Disney kills its spy-on-your-kids phones

Disney has killed off its mobile phone service, which had the creepy "feature" of allowing parents to track their kids' movements and surveil their conversations. Apparently, they weren't able to scare enough parents into putting telephonic prisoner-anklets onto their kids.
Disney said the service will no longer be available after December 31, but it might offer some of the specially designed software and applications through another wireless operator.
Link (via Ypulse)

See also: Disney to launch mobile phone service with Sprint

Update: I had been told by a sales rep that Disney mobiles let you see pen-trace data on your kids' calls, but Scott Forbes of Disney Mobile tells me that this isn't true.


  1. Cory, I know the phones are kind of creepy, but we’d actually considered getting the phones for our kids when we go to Disney in November. We’ve been trying to think of different ways to keep them safe (they’re 5 & 4) and so we’d love a way to be able to track them, specifically if they get separated from us.

    We’ve also considered the MiGo, since it only has a few buttons and it would be easy for them to know which button called Mommy and which called Daddy.

    I agree that for older children it would be kind of creepy…

  2. Why not just have a phone without the tracking function — when the kids get lost, you can call them and ask where they are?

  3. At a Disney park, a freaked-out four-year-old would be at large for less than 2 minutes before a cast-member took her into custody and called her parents.

  4. Cory- Ahh that makes sense. You just want your oppressive Orwellian society with the hands on touch only a dude in a goofy suit can provide versus the cold unfeeling technology of crappy cell phones.

    It takes a mascot to raise a child sometimes ;).

  5. i see no problem with a phone that gps tracks your kids location. listening in is more creepy. It’ll be good till a certain age until the kid gets to the age where he or she can circumvent that type of survelience.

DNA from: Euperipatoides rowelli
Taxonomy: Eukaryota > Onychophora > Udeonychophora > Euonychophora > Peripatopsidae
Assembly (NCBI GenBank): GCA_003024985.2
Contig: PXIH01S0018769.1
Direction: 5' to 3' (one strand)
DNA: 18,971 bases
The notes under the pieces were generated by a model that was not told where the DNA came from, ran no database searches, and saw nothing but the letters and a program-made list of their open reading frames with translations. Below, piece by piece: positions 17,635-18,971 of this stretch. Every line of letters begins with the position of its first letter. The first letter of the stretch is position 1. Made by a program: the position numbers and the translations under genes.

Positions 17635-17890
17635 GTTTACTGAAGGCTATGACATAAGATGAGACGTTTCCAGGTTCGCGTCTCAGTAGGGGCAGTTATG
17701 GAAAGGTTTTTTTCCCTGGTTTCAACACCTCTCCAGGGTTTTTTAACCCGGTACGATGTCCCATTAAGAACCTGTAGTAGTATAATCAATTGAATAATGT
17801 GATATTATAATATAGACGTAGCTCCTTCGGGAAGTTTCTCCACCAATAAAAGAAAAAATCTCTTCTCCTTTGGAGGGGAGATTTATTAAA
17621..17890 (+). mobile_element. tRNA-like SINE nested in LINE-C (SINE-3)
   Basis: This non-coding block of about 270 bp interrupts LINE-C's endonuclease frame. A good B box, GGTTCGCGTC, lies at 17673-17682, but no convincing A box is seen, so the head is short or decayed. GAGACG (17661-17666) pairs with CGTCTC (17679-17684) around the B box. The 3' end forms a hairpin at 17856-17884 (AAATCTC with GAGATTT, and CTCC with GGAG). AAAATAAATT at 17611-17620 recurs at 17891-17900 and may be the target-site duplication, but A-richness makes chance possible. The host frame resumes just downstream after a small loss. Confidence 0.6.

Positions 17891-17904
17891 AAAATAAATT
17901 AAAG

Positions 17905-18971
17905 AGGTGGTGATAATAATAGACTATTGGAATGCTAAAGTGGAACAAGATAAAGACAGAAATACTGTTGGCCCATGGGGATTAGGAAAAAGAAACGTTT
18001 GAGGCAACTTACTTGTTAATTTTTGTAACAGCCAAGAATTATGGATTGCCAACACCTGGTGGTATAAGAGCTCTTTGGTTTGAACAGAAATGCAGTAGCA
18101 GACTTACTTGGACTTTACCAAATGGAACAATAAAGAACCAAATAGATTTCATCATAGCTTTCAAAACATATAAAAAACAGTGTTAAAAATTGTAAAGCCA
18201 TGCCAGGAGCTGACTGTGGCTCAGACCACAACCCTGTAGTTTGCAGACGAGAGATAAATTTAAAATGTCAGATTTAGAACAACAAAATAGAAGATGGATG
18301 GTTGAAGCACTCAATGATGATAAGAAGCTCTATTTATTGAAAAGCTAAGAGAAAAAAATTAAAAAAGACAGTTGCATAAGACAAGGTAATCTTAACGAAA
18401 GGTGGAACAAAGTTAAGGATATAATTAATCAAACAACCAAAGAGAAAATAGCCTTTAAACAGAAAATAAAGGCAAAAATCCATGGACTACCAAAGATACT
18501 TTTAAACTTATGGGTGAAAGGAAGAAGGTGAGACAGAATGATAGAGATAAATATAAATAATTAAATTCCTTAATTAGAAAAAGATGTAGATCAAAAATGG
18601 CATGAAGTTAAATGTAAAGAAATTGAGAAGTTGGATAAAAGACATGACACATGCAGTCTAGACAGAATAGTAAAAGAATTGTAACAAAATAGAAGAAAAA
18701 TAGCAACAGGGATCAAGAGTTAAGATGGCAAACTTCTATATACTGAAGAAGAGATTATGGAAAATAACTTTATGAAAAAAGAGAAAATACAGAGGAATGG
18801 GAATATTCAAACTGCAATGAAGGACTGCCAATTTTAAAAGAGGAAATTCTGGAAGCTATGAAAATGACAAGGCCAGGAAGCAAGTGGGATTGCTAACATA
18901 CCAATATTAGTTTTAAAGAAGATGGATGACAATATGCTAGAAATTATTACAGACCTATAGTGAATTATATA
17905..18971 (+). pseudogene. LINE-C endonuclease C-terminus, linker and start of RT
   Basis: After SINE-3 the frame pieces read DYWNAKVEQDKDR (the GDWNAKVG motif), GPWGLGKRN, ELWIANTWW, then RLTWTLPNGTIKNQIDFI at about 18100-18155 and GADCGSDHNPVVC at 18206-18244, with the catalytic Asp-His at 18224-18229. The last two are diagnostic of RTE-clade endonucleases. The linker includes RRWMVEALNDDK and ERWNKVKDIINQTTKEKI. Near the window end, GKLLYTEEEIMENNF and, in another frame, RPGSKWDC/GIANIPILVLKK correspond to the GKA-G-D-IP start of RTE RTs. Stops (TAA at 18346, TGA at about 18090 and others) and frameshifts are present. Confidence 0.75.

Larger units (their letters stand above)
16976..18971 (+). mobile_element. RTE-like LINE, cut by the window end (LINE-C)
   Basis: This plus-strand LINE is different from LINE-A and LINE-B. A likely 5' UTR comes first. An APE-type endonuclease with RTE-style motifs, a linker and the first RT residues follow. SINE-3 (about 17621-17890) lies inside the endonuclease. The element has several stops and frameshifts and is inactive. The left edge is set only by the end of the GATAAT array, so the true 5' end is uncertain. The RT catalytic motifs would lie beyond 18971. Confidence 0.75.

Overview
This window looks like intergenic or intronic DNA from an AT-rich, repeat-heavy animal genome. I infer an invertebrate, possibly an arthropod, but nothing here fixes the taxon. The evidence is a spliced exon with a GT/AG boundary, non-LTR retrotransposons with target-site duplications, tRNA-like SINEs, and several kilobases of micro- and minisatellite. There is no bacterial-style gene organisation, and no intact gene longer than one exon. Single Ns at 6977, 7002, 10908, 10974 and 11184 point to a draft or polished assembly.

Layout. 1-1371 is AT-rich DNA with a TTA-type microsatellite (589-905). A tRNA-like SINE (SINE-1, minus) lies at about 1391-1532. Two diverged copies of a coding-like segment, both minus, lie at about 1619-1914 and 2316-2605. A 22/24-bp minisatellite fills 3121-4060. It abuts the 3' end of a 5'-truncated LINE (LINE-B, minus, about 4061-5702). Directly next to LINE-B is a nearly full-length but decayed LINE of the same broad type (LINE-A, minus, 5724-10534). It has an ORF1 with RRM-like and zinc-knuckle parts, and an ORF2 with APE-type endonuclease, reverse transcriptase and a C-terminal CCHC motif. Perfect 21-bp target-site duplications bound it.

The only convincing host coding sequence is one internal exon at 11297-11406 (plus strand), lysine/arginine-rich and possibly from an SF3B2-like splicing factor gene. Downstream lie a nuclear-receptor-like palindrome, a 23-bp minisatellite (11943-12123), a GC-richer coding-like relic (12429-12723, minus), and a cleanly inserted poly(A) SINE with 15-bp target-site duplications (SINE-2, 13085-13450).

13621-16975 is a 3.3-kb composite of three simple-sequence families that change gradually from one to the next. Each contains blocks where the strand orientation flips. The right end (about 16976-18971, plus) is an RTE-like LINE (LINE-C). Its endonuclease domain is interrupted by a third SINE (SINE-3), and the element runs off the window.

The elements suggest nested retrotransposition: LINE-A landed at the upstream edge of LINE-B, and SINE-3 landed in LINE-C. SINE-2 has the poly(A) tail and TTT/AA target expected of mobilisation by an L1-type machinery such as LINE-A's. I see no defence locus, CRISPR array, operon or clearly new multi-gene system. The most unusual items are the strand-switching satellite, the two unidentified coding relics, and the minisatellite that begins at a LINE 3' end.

as in, if a 8 year old runs off the parents should be able to track them down, but if a 15 year old runs off and gets into trouble its their own damn fault.

  6. Most of the time I’m right there with Cory and the fight against the surveillance state.
    But as a parent, I have to say, I don’t think this is a bad idea. I know where we live the chance of anything happening to my 8-year-old is remote and the news sensationalizes the tragic but rare instances of child abductions–but providing parents a means of helping keep their kids safer in a voluntary, optional, non-state controlled way is not a bad idea.

    I’ll never support invasive measures like implanted RFID chips! Or laws that would REQUIRE a parent to electronically monitor their kids. But this phone thing didn’t seem like a bad idea. But maybe I’ve bought into the fear, being an manipulable parent. :)

  7. Many mobile carriers offer this service. Some services have parental controls that include restricting when and where the phone can be used and an alert if the child leaves a predefined area (such as school). Yeah, seems creepy, but when my son was born I wished I could install a GPS locator in him for fear of him being kidnapped. In this day and age where children have increasingly greater freedoms, I don’t think it’s unreasonable to know where your child is.

  8. What increasing freedom? Kids have never, ever had more restrictions on their use of public space, especially in industrial society than they do today. Kids are more surveilled, controlled and denied access to unsupervised free-play than ever before. Public parks and playgrounds are closing everywhere. Kids are being told that they may not take themselves to schools — and schools are more and more distant from kids’ homes. Stores have restrictions on kids entering their premises.